Efficient Hierarchical Storage Management Framework Empowered By Reinforcement Learning
preprintposted on 2022-02-22, 04:04 authored by Tianru ZhangTianru Zhang, Andreas Hellander, Salman Toor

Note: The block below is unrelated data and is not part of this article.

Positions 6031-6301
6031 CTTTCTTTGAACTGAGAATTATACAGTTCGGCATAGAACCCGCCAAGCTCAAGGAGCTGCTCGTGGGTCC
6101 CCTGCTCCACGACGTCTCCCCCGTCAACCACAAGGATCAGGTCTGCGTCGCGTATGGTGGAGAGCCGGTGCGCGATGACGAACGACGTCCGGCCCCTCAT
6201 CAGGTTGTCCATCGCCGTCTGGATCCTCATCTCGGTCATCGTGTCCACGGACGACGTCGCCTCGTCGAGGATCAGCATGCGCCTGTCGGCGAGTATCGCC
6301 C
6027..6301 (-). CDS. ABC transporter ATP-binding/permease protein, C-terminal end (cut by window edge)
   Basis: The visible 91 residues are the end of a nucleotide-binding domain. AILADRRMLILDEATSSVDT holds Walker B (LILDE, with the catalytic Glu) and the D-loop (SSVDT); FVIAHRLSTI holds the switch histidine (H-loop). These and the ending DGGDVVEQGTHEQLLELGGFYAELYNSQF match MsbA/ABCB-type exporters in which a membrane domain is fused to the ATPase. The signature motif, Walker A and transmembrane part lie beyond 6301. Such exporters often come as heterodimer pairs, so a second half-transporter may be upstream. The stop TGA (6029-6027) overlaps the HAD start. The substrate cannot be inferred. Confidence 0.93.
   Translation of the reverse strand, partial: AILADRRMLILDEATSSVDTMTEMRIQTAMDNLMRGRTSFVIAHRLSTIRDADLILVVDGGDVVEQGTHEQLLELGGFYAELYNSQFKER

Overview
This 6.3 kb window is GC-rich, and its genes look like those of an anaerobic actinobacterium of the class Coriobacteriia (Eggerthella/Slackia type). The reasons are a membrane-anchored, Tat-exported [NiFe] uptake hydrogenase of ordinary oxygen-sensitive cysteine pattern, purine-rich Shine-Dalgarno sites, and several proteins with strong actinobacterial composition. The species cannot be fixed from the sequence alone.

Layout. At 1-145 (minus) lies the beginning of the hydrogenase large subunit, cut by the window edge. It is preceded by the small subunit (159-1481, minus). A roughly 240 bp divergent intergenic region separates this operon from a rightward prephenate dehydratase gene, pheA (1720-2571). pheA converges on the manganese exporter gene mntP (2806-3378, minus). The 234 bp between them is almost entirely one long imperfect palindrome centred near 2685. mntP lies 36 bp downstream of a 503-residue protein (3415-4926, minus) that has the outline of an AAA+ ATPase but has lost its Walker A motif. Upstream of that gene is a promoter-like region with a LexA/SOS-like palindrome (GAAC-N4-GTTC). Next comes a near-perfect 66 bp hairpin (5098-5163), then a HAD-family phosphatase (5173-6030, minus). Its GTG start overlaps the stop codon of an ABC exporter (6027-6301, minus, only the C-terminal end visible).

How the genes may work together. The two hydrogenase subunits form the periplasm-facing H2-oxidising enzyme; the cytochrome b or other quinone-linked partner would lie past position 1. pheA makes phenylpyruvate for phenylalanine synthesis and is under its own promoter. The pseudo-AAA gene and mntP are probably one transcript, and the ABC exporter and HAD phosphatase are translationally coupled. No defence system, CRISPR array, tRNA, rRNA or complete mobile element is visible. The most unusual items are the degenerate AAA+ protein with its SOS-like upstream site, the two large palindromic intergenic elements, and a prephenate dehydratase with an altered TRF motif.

With the rapid development of big data and cloud computing, data management has become increasingly challenging. Over the years, a number of frameworks for data management and storage with various characteristics and features have become available. Most of these are highly efficient, but ultimately create data silos. It becomes difficult to move and work coherently with data as new requirements emerge as no single framework can efficiently fulfill the data management needs of diverse applications. A possible solution is to design smart and efficient hierarchical (multi-tier) storage solutions. A hierarchical storage system (HSS) is a meta solution that consists of different storage frameworks organized as a jointly constructed large storage pool. It brings a number of benefits including better utilization of the storage, cost-efficiency, and use of different features provided by the underlying storage frameworks. In order to maximize the gains of hierarchical storage solutions, it is important that they include intelligent and autonomous mechanisms for data management grounded in the features of the different underlying frameworks. These decisions should be made according to the characteristics of the dataset, tier status, and access patterns. These are highly dynamic parameters and defining a policy based on the mentioned parameters is a non-trivial task. This paper presents an open-source hierarchical storage framework with a dynamic migration policy based on reinforcement learning (RL). We present a mathematical model, a software architecture, and an implementation based on both simulations and a live cloud-based environment. We compare the proposed RL-based strategy to a baseline of three rule-based policies, showing that the RL-based policy achieves significantly higher efficiency and optimal data distribution in different scenarios compared to the dynamic rule-based policies.